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Ganga Mill Campground mini-review

May 13, 2020 — BarryK

Here in Western Australia, we have restrictions where we can drive. As I live in Perth, I am only allowed to go camping in the Perth-Peel Regions. Though, from Monday 18th May, this will be eased and driving will be allowed to the Wheatbelt, South West and Great Southern Regions. That is good, but most of the grey nomads would prefer to be able to drive north, toward warmer climate.

I checked out what DPAW campgrounds are in the Perth-Peel Regions, and also don't require pre-booking. Not much choice, in fact, no choice, only Nanga Mill and Nanga Townsite campgrounds are first-come-first-served, no booking. So, decided to get away for a couple of days.

If you live in Perth and just want a quick get-away for the weekend, it is a good choice, only about 1 hour and 30 minutes drive. You drive south from Perth, on the South Western Highway, through Byford, then before Pinjarra there is a turn-off to the left, to Dwellingup. Arrive Dwellingup, turn left at main street t-junction, go out of town, and Nanga Road is on the right.

Here is the DPAW page:

Concession price is AU$8 one-time entry fee per car, and AU$7 per night, per person.

I have to admit, these days I prefer coastal camping, just find the ocean, beaches, etc., so much more interesting. But, thick bushland, tall trees, do have some attraction.

Tall trees, yes, nestled in a valley beside a stream -- very nice, but a problem for my solar panel. I chose the sunniest spot, and got sun from about 9.00am to 2.30pm -- either side of those times the sun was partly obscured by trees. Winter here, so the sunshine hours will be more in the other three seasons.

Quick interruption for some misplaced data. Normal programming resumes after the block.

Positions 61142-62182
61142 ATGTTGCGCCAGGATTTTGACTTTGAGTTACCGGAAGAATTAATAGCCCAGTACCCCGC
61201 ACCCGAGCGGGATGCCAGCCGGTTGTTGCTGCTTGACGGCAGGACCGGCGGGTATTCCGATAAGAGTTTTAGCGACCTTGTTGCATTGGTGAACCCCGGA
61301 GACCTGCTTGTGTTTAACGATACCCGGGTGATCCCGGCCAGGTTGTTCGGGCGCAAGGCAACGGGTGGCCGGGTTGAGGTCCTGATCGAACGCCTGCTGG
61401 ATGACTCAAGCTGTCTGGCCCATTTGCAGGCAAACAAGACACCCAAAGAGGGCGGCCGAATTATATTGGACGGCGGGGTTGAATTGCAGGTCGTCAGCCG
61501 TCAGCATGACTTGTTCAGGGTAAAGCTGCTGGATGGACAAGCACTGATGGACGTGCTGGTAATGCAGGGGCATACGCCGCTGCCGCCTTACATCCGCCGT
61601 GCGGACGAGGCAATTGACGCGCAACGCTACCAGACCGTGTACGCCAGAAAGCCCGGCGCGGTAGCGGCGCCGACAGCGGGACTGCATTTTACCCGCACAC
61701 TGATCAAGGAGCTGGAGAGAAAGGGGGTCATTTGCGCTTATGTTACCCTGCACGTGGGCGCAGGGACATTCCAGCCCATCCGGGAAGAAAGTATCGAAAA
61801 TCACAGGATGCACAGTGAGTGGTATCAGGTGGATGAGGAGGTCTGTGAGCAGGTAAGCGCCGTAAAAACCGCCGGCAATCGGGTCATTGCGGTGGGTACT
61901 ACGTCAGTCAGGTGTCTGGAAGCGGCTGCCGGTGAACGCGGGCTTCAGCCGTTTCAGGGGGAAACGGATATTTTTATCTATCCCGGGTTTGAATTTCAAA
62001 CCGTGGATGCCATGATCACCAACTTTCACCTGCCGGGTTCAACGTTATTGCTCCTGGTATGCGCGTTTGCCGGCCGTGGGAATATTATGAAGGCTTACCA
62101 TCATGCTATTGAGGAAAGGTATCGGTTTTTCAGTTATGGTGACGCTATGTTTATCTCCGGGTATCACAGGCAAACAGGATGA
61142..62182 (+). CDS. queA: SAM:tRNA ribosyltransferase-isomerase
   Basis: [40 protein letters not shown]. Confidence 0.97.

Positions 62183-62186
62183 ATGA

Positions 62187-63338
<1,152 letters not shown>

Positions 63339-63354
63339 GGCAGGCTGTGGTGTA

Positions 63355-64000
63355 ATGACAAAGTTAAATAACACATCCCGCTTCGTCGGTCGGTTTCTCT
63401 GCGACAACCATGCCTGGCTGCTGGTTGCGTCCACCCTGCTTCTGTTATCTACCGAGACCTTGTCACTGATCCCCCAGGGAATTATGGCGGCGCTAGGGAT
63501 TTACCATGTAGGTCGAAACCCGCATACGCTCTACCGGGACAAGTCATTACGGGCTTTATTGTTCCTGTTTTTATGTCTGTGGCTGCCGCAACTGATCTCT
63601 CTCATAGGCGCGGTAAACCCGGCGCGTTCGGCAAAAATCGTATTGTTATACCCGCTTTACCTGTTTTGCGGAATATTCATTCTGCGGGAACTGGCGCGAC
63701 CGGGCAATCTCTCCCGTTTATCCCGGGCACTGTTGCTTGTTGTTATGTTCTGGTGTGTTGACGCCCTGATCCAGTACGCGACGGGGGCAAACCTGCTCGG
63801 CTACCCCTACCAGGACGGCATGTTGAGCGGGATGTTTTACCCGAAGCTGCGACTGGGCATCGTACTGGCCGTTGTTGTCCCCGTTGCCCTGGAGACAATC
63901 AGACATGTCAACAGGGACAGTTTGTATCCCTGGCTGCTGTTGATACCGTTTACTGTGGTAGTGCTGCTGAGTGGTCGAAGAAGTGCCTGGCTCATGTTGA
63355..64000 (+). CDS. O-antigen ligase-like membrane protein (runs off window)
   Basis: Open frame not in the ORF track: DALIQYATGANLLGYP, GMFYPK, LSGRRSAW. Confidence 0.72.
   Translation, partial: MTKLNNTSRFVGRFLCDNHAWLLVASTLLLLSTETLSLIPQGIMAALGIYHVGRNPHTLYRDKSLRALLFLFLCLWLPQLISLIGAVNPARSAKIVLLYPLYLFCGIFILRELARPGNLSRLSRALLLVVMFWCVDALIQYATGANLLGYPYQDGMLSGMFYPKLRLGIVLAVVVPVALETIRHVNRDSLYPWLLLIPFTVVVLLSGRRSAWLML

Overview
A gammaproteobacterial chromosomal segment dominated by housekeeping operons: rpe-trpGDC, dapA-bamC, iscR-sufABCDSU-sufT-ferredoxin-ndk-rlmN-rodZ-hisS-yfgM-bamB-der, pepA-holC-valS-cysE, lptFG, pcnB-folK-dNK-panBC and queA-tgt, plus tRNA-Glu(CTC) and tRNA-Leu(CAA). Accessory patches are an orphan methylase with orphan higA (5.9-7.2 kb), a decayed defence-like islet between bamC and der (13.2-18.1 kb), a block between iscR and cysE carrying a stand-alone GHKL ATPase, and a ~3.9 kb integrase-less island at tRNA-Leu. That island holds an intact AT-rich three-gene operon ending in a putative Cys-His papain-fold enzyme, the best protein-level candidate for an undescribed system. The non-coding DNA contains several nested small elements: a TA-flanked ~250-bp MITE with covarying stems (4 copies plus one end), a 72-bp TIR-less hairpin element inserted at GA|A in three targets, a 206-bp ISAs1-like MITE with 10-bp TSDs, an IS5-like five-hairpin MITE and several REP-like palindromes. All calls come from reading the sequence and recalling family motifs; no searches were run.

This is my camping spot, I am on the right:


...doesn't look like many people camping there, but there were, lots of people, spread along the stream bank. Most of them were in more thickly-treed spots then mine.

It was interesting to observe the type of people there. More of the city get-away-for-a-few-days crowd, than holidayers and grey nomads. Consequently, some of the groups were "living it up" a bit more than I am accustomed to.

The group next to me, on left in above photo, had a radio running from arrival until late at night. On the other side, a fellow played "bongo drums".

The campsite does not have a camp kitchen, but does have open-air gas barbecues and fire pits. Many groups availed themselves of the latter, and there was a pall of smoke thoughout the campsite in the evening. I don't mind smoke though. Here is one of the barbecues and one of the bigger firepits:


...the gas is free.

The campsite runs along a stream, which was no more than about 12 inches deep at the deepest, so paddling only:


I didn't see them, but apparently some of the nearby campsites have places where you can swim.

So, what is there to do, apart from paddling in the stream? There are walking trails, various lengths, up to an 18km loop.

So, thumbs-up or thumbs-down? Personally, I would have preferred a covered kitchen area, and gas-ring stove would have been nice. I spotted one tap, with non-potable water. There are toilets, the deep-drop kind, and they were clean and didn't smell.

You have to bring your own wood, and bags are available in Dwellingup for $10. I have been to DPAW campsites that have wood available for free.

No phone signal, though there is a notice that Telstra intends to put a tower there. Radio reception on AM band had a lot of background hiss and only one station, 558KHz, was listenable. Nothing on FM.

Yeah, overall OK. Depends what you want. A weekend get-away with your friends, then ticks the boxes.  As a stop-over as you do the "big lap" around Australia, ticks the boxes also. After a few days, most people would be bored and would want to move on, I reckon -- but then, everyone is different, and some might like an extended stay, just going for long walks. Here is some feedback at TripAdvisor:

...some of the other campsites, that require pre-booking,  within Lane Pool Reserve look very interesting.

Tags: nomad